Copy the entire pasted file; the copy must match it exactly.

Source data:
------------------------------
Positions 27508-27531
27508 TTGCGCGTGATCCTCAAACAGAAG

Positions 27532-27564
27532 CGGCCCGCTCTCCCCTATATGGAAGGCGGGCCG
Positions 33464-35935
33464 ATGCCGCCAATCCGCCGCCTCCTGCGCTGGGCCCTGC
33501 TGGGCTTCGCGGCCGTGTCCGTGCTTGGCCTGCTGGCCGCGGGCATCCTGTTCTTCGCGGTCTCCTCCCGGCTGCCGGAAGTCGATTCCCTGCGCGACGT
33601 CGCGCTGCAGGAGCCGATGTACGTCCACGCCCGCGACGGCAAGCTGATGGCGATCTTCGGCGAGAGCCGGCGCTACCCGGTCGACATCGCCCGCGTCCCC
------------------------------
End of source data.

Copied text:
Positions 27508-27531
27508 TTGCGCGTGATCCTCAAACAGAAG

Positions 27532-27564
27532 CGGCCCGCTCTCCCCTATATGGAAGGCGGGCCG
Positions 33464-35935
33464 ATGCCGCCAATCCGCCGCCTCCTGCGCTGGGCCCTGC
33501 TGGGCTTCGCGGCCGTGTCCGTGCTTGGCCTGCTGGCCGCGGGCATCCTGTTCTTCGCGGTCTCCTCCCGGCTGCCGGAAGTCGATTCCCTGCGCGACGT
33601 CGCGCTGCAGGAGCCGATGTACGTCCACGCCCGCGACGGCAAGCTGATGGCGATCTTCGGCGAGAGCCGGCGCTACCCGGTCGACATCGCCCGCGTCCCC